The Fender Mustang is an electric guitar by the Fender Musical Instruments Company, introduced in 1964 as the basis of a major
redesign of Fender's student models then consisting of the Musicmaster and Duo-Sonic. It was produced until 1982 and reissued in 1990.
It attained cult status largely as a result of its use by Kurt Cobain of Nirvana. Early examples are generally seen as the most
collectable of all the short-scale Fender guitars.
The Mustang features two single coil pickups with an unusual switching configuration, and a unique tremolo arm shared with only
its derivative the Jag-Stang. It was originally available in two scale lengths:
- 22.5 inches (3/4 length), the same as the existing student models.
- 24 inches (confusingly known as full scale but still shorter than Fender's 25.5 inch standard scale).
These were made available by having two different necks, the 22.5 inch scale with 21 frets and the 24 inch scale with 22 frets, both
matched to the same body. The reissue is only available with the 24 inch neck.
In August of 1964 Fender released a new guitar called the Mustang, an economy model intended for more advanced students and featuring
a new, original Leo Fender designed tremolo arm. The few surviving examples in original trim are now worth a hearty $5,000 each.
Profiles of a 1956 Musicmaster (left) and a Mustang, both with 22.5" necks and Musicmaster headstocks.
The Mustang has an offset waist, reminiscent of the Jazzmaster, but its overall styling closely followed the existing student models
the Musicmaster and Duo-Sonic, the slight waist offset being the main change. After the release of the Mustang, the Musicmaster and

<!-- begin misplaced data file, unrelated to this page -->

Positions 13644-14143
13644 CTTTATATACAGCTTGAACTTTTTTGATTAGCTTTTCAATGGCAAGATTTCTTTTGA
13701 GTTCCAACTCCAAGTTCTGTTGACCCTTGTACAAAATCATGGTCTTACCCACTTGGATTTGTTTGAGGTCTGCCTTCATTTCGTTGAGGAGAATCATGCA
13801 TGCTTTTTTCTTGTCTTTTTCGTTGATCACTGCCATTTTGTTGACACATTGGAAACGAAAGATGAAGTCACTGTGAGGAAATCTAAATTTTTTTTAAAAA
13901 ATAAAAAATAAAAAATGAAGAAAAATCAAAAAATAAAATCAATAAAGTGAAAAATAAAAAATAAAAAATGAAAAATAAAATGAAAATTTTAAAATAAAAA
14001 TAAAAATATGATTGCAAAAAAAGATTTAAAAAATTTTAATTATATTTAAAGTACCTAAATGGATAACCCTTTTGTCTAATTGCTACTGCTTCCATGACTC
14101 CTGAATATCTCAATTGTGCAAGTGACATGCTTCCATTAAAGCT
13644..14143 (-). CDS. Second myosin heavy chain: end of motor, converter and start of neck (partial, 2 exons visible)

Duo-Sonic were redesigned using the Mustang body; These were branded the Musicmaster II and Duo-Sonic II but the decals
were not consistently applied.
All three Mustang-bodied models (Mustang, Musicmaster II and Duo-Sonic II) were offered with optionally the 21 fret 22.5-inch (or 3/4
scale) neck, or a 22 fret 24-inch neck, but the 24-inch was overwhelmingly more popular and 3/4 scale examples are rare. 24 inches is
still relatively short, the same as the Fender Jaguar but a full inch and a half shorter than the Stratocaster and three-quarters of
an inch shorter than the Gibson Les Paul. The short scale neck makes this guitar perfect for people with small hands, and also enhances
the ability to use the tremolo arm for upbends.
This short scale, combined with a unique and extremely direct tremolo arm and the use made of it by Kurt Cobain of Nirvana, would make
the Mustang a cult guitar in the 1990s. Before that, its relatively low cost and marketing as a student guitar made it an obvious candidate
for aftermarket upgrades, particularly pickup changes and also amateur finishes. Its wiring with the original pickups also led itself to
In 1964 Fender also issued the Fender Mustang Bass. A new bass body was designed for this with a similar offset body style to the Mustang